I cannot see why they shouldn’t be allowed on the same page. Adsense TOS only says that no contextual ads can be placed together with Adsense, but CJ is not contextual. I have selected my CJ ads manually by looking through some long lists.

    Have any of you received the same message? Or maybe received the opposite answer (i.e. that CJ and Adsense are allowed on the same page)?

    Thank you, Mads

  9. Stuart says:

    Looks like the experts at Google Adwords now want to dictate what other ads you can have on your pages.

    Is it only me or have others begun to note a level of arrogance and superiority beginning to appear in various Googlers’ public statements?

  10. Nicole Simon says:

    I know that many Americans run scared by everything remotly sexual, but hey a) Porn is one of the main interest for many people on the net b) there is money in it and c) Adsense works.

    Why not have a dedicated Adsense for Porn? I am sure, many people would jump in. It is just like a way for the childs (normal adsense) and the grown ups.

    Well, because I am sure that any ‘respectable’ American company will not be able to do what everybody knows work. But they sure as hell take money from advertisers displaying on their site.

    I do have one posting on my blog which gets quite a lot of traffic – and no, it is not about porn, it is about what people search for funny things on my website and the fact that google matches me for those terms. Bigott I think is the term for that …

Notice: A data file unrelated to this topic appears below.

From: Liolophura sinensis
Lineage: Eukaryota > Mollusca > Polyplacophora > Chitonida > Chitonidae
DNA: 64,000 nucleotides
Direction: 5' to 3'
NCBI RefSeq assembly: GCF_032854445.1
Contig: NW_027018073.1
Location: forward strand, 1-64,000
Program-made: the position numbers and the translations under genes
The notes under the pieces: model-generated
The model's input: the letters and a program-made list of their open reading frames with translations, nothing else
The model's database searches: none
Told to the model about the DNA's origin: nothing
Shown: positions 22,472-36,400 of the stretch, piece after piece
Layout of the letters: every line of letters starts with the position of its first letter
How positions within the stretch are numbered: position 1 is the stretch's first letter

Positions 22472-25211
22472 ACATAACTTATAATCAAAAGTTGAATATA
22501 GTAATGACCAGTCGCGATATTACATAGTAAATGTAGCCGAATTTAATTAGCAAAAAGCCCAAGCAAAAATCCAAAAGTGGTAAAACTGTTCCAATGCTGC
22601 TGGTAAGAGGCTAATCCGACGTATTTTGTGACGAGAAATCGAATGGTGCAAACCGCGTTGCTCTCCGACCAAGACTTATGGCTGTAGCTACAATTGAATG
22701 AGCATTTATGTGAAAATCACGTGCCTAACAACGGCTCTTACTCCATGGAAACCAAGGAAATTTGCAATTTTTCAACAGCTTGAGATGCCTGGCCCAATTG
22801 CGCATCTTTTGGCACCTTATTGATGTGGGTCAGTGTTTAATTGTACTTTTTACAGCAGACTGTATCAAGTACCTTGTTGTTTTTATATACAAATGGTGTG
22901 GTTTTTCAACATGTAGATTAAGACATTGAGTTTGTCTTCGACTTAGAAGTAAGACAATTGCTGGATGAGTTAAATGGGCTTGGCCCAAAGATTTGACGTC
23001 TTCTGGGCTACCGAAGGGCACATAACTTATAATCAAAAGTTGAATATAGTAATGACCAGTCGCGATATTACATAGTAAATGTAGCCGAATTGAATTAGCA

11. stuart says:

    The site in question certainly wasn’t a porn site.

    I think there are a couple of important issues in this case. The first is the obvious double-standard — Google apears to be happy to make adwords income out of adult listings, but will bar any adsense member who tries the same — I mean, if an adult adwords advertiser signs up for the content network, where exactly are those ads going to appear??!!

    But if they want to have double standards – it is their business..

    However, the second point is the one which is more worrying — when they say no adult content, what exactly do they mean by adult content and just how strict will the policing be?

    For example — take an adsense-enabled messageboard which is dedicated to nightlife in XYZ city. A member posts a message asking about organising some paid sex. Now I’d consider that definetly an “adult concept” but does this mean messageboard owners need to troll through thousands of posts to make sure all the posts fit the Google TOS? — if they leave the post there, then surely they’re in contravention of the TOS… or is it down to a judgement call on the reviewers at Google…

    I understand why Google keep some guidelines vague, but I think this is an area that publishers could really do with a bit more clarification…

  12. Patrick says:

    Though I agree that the Google policy is a bit vague, I fail to see where hypocrisy enters into it.

    It’s quite obvious that Google isn’t against earning money from adult content. So people looking for that through Google’s search engine will be served with the sponsored links, meaning Google isn’t trying to “protect” their users.

    If it was up to Google they would probably want to display all kind of links. My guess is that some customers doesn’t want to be associated with pages serving adult material, so in order to keep these Adword customers Google has this policy.